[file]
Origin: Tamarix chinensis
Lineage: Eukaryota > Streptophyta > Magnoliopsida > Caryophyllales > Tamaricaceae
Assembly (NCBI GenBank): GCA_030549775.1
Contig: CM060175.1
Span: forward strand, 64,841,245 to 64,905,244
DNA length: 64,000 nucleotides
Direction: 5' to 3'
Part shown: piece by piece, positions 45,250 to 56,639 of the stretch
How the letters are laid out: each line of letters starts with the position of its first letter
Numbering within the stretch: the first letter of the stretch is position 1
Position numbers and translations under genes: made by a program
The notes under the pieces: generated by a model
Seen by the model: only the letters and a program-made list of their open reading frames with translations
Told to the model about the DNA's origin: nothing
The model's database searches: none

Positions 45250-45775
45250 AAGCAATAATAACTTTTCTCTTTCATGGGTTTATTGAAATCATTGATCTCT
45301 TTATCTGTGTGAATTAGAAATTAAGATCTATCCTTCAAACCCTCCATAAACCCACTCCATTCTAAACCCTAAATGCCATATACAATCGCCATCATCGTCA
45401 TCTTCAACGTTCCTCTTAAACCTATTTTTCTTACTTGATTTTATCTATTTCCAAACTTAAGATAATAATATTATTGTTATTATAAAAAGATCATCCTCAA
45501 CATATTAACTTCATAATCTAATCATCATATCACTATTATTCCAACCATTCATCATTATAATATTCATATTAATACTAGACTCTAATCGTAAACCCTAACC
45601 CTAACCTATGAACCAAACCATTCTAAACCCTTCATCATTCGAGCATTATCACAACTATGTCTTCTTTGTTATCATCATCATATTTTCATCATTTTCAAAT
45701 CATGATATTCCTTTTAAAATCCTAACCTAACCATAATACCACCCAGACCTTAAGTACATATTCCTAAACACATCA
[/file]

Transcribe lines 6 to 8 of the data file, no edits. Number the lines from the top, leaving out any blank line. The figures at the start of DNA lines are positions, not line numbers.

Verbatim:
DNA length: 64,000 nucleotides
Direction: 5' to 3'
Part shown: piece by piece, positions 45,250 to 56,639 of the stretch